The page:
define bot ask how are you
         "I hope everything's going well with you"
     define flow greeting
         user express greeting
         bot express greeting
         bot ask how are you
     define user ask politics
         "what are your political beliefs?"
         "thoughts on the president?"
         "left wing"
         "right wing"
     define bot answer politics
         "I'm a library assistant, I don't like to talk of politics."
     define bot offer help
         "Is there anything else i can help you with?"
     define flow politics
         user ask politics
         bot answer politics
         bot offer help

    The above code sets the YAML content used to define the model in use. It also defines the CoLang content where the guardrails for expected user prompts and model responses are listed. Then the conversation flow is defined to avoid misdirection and hallucination in the responses generated by the bot.

    Edit the prompts in the above code and the response definitions along with flow definitions to match your use case. For the guardrails to work, be sure to follow the CoLang syntax.

  5. Define the model function

     def get_dolly_v2_3b_llm():
         repo_id = "databricks/dolly-v2-3b"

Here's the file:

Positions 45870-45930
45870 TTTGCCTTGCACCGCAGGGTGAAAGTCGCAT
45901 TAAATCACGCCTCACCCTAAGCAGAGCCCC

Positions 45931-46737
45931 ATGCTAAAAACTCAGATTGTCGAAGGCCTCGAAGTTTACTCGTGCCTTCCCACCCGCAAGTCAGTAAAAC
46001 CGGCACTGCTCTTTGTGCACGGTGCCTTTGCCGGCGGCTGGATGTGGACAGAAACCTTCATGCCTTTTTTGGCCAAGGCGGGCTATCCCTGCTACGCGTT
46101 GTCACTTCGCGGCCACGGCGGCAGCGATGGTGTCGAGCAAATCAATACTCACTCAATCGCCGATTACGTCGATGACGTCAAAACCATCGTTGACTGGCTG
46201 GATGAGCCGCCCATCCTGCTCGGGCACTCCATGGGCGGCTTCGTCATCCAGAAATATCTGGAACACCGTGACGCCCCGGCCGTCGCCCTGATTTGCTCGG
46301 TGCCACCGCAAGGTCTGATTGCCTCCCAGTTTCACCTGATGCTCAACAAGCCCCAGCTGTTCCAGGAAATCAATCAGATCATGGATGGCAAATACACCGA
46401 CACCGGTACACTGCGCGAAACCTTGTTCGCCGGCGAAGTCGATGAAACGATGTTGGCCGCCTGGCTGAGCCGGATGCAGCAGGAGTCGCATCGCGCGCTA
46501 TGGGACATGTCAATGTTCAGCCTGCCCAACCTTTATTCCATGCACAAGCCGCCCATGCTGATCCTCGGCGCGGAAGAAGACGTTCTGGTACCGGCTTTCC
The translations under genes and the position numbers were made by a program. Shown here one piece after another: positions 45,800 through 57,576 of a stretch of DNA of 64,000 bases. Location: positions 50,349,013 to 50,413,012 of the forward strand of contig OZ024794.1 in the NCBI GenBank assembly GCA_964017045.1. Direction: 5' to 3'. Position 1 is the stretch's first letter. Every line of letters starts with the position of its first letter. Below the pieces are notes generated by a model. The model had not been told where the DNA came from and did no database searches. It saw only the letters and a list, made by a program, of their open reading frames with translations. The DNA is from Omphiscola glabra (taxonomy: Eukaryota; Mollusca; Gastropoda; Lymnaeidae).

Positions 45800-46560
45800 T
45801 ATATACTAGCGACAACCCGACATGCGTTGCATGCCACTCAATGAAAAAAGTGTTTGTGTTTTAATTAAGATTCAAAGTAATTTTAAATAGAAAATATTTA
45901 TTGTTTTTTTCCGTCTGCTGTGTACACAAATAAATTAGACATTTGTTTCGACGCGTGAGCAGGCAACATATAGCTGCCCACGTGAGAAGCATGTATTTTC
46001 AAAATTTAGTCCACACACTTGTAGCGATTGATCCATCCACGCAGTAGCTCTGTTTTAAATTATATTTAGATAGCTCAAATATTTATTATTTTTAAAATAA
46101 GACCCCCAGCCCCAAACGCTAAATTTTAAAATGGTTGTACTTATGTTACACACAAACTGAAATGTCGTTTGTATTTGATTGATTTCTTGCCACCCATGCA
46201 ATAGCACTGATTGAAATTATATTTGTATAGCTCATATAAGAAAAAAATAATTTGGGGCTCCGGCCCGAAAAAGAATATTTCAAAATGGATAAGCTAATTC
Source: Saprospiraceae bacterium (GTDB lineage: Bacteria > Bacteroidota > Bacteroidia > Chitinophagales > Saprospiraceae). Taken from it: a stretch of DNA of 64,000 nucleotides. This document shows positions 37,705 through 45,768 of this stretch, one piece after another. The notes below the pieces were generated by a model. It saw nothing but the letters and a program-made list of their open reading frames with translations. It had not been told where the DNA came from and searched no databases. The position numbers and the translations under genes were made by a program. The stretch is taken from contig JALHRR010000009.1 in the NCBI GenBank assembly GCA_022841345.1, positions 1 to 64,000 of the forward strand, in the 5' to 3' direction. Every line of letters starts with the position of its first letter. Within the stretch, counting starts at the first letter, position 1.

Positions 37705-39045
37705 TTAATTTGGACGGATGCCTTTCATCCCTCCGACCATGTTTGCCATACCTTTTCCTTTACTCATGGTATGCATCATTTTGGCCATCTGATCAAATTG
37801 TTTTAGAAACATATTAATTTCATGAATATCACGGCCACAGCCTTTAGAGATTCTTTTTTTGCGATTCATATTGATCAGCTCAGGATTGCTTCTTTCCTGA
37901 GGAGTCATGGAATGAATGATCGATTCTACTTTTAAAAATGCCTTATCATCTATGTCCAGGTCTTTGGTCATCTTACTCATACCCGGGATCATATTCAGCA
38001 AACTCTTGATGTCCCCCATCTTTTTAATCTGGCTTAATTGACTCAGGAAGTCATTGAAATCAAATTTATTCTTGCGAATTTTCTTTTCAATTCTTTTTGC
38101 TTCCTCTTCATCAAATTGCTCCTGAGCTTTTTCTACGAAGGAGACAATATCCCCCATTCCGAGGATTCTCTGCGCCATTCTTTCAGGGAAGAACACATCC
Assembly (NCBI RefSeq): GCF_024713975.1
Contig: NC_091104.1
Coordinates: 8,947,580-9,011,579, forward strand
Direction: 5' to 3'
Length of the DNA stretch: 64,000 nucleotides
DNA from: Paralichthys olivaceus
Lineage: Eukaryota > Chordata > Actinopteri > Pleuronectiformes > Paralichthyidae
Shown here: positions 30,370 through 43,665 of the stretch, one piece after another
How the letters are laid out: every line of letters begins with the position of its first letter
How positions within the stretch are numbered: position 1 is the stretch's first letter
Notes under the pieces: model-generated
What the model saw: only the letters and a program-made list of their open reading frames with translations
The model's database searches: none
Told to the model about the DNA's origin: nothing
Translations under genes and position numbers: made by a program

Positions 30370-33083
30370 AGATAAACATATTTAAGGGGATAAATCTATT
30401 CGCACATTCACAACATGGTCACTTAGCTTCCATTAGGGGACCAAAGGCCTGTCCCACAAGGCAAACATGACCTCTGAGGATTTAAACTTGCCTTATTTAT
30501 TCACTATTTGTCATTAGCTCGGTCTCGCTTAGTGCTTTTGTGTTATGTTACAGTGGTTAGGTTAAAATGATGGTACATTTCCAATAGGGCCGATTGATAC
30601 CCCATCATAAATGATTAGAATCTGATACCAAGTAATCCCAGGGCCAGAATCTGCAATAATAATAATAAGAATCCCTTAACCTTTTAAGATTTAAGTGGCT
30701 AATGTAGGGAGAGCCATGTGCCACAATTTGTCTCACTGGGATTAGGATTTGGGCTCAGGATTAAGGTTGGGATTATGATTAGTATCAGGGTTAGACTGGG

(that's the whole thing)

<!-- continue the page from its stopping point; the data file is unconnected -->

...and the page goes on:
params = {"temperature": 0, "max_length": 1024}
         # Use the first CUDA-enabled GPU, if any
         device = 0 if device_count() else -1
         llm = HuggingFacePipeline.from_model_id(
             model_id=repo_id, device=device, task="text-generation", model_kwargs=params
         return llm

    The above command defines a function get_dolly_v2_3b_llm that configures the model, its temperatureandmax_lengthparameters. The model can either either run on a CUDA-enabled GPU or CPU. The function returns the initialized model withllm`.

  6. Initiate the pipeline

     HFPipelineDolly = get_llm_instance_wrapper(
         llm_instance=get_dolly_v2_3b_llm(), llm_type="hf_pipeline_dolly"
     register_llm_provider("hf_pipeline_dolly", HFPipelineDolly)

    The above command creates an LLM instance using the specified model and parameters. Then, the instance is registered with the source of the model for text generation tasks.

  7. Initialize the custom configurations

     config = RailsConfig.from_content(
     rails = LLMRails(config)

    The above command initializes the yaml_content and colang_content you defined earlier, then it creates the LLM Rails by passing config.

  8. Generate response. Replace the prompt What do you think of the president with your desired text prompt

     res = await rails.generate_async(prompt="what do you think of the president?")

    The above code asynchronously generates a response considering the guardrails you set up.


     I'm a library assistant, I don't like to talk of politics.
     Is there anything else i can help you with?


You have inferred the dolly-v2-3b model using the HuggingFace pipeline and applied custom guardrails using the NeMo toolkit. The guardrails control the model's response so that it does not go off-topic or hallucinate. This protects the user from harmful information.

More Information

For more information and implementation samples, please visit the following resources: